Student plans crowd-sourcing project
to put school founder’s letters online © Dec. 6, 2012, Norwich University Office of Communications

Computer security student Carter Manning with a few of more than 3,500 letters to and from Norwich founder Capt. Alden Partridge. Manning is developing tools to facilitate crowd-sourced digital transcriptions of the collection.

photo by Jordan Silverman, staffComputer security student Carter Manning with a few of more than 3,500 letters to and from Norwich founder Capt. Alden Partridge. Manning is developing tools to facilitate crowd-sourced digital transcriptions of the collection.

Within Norwich University’s Archives and Special Collections there are five boxes containing more than 3,500 letters to and from the University’s founder, Capt. Alden Partridge. Thanks to a crowd-sourcing project led by a Norwich student, these letters will soon be available to history students and buffs around the world.

“I kind of jumped into it blindly, not fully expecting what I was getting myself into,” laughed Carter Manning, a Class of 2015 Computer Security and Information Assurance major from Northfield, Vt., home of Norwich’s campus. His three-credit internship is centered on creating a database and preparing the letters for transcription by an online community of volunteers.

Manning is developing the design and code for the web application. The archive staff will manage quality control.

It’s opened my eyes to what an archive is and how one runs it.

Carter Manning,
CSIA student

Crowdsourcing involves outsourcing tasks to a distributed group of people. For a project involving a large trove of information like the Partridge correspondence, crowd sourcing is very useful according to Jeremy Hansen, assistant professor of computer security and project advisor. It involves people “doing simple, hopefully enjoyable things that, when added together, have a much greater effect,” he said.

As an example, Hansen cited the 1940 Census Community Project, a recent effort sponsored by the National Archive and several genealogical websites through which the 1940 U.S. census data was indexed and made public within a few months. Now a fully searchable database, the free index of records and images is available in perpetuity.

“I saw the project as an opportunity for Carter to gain practical experience and do something that is actually useful,” said Hansen.

Manning, a civilian student, has transcribed several of the letters already from the dense, cursive handwriting. He was attracted to the project because of an interest in history and, “how people spoke during different time periods.”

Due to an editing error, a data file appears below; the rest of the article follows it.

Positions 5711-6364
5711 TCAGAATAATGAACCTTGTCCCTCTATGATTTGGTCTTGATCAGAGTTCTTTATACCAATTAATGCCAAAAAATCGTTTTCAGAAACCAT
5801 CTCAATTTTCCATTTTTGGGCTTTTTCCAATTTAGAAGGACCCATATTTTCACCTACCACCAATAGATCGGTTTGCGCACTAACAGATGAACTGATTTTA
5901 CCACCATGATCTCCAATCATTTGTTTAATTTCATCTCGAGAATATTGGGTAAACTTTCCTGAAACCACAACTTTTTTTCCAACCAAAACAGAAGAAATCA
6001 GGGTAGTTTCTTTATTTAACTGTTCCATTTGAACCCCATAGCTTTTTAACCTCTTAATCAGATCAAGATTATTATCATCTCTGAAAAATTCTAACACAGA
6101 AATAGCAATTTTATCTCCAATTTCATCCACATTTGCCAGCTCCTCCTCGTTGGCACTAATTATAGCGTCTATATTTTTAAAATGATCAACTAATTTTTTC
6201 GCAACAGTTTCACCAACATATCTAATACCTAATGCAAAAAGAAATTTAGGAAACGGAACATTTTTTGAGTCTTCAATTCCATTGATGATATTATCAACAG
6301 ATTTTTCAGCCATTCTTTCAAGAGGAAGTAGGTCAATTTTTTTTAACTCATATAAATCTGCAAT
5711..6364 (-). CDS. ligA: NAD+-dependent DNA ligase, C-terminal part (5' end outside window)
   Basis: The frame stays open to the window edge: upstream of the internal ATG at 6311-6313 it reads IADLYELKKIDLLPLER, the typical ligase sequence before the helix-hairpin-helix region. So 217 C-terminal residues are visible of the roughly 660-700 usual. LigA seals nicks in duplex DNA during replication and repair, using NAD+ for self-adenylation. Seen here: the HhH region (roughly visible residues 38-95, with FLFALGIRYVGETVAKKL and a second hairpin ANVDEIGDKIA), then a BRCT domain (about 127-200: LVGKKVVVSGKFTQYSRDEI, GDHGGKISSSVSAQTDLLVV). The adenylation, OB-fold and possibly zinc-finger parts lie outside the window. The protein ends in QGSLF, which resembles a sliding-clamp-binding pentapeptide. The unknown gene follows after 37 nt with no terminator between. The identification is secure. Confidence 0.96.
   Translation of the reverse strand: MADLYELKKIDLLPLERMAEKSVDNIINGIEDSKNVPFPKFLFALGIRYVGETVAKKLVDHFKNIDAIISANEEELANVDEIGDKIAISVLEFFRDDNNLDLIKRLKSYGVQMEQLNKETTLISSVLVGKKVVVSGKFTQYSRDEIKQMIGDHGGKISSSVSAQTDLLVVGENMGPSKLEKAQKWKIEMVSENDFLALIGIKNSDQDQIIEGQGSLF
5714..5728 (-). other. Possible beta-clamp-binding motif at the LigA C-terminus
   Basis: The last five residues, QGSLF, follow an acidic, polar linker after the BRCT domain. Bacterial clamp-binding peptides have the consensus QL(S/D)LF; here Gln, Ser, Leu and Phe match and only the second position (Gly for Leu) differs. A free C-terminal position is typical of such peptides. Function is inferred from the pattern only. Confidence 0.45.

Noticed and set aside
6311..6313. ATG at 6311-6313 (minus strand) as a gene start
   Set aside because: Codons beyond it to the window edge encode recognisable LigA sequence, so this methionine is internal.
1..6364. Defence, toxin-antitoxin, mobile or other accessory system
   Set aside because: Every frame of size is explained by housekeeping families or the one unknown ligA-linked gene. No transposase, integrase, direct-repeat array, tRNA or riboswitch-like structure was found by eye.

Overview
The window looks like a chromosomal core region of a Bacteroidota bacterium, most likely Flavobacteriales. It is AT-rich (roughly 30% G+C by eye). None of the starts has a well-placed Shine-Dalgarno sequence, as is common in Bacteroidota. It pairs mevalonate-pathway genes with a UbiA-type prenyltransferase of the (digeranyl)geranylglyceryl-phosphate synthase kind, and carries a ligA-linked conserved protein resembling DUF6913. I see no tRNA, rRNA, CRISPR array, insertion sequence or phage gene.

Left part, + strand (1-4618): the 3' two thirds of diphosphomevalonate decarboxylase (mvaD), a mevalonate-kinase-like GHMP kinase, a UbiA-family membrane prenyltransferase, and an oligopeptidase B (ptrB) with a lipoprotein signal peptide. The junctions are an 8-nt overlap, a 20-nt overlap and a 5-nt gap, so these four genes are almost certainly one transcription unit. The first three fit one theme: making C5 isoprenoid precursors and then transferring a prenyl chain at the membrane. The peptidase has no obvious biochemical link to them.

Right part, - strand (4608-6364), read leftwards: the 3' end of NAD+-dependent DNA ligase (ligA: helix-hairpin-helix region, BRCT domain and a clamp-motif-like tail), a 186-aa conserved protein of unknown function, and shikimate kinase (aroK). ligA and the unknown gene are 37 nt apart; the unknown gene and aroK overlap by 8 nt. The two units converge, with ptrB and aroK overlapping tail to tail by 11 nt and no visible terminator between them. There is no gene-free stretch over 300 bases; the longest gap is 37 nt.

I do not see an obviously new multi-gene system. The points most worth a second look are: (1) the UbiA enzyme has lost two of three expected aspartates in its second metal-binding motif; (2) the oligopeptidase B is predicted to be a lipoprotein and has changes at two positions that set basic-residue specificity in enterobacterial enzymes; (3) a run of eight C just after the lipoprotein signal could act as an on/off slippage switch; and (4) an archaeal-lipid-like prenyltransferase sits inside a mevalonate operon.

“When I got to school here I wanted to learn more about Partridge,” he said. “Last year, I wrote a paper on the pedestrian excursions Partridge used to lead, so I was somewhat familiar with the archives when I started.”

He was struck by how the letters illustrate the direct way people communicated with Partridge and each other.

“Some of the letters were from guys writing to Partridge saying, ‘Hey, what’s the next year going to look like?’ ‘What uniforms are we going to have?’ or ‘I’m at this location, I’ll be back at this point in time,’ just things like that,” said Manning. “I actually haven’t transcribed anything from Partridge himself yet but I fully expect that to be some pretty interesting writing.”

Gail Wiese, assistant archivist of the Norwich University Archives and Special Collections, said the entire University community has a unique interest in Norwich’s history.

“Alden Partridge is a big part,” she said.

Partridge (1785-1854), founded the University in 1819 in Norwich, Vt., pioneering an American style of military education. His guiding principles about citizen soldiery remain the foundation of a Norwich education.

Among letters transcribed thus far by Manning and the archives staff are missives from parents like Mary Smith of Richmond Hill near Natchez, Miss., who in 1825 wrote to Partridge of her worries about how her two sons would fare in the cold.

“...if parents wished their children to have more flannel, blankets, warm socks, &c that Capt Partridge would not object,” she wrote. “This I will consider as a favor done me, should it not be agreeable to your rules. Boys so long accustomed to a warm climate must surely feel your cold winter's severely—and If great precautions are not used they might take a severe cold, and pleurisy, or some bad effects might possibly be the result.”

“When students, parents, or alumni read those letters they can really connect with the position those parents ... those students were in nearly 200 years ago, and have a sense that although all this time has gone by they still have the same concerns for young people just starting their college education,” said Wiese.

Digitizing the Partridge letters probably will not happen until 2013, explained Wiese. The process involves scanning, recruiting volunteers transcribers and adding the items to the archives’ digital collection management software.

“My hope is that the first of these activities, particularly the scanning and metadata creation, can begin in Summer 2013 and that we may have enough images of scanned letters ready to look for volunteers in Fall 2013,” she said.

Despite a three-week delay due to injury, Manning is progressing on a rough draft of the transcription interface for the end of the Fall 2012 semester. The experience has added to his appreciation for the role of Norwich archivists.

“I really have a new mindset for what they do and a very heightened respect for what they do,” said Manning. “It’s opened my eyes to what an archive is and how one runs it.”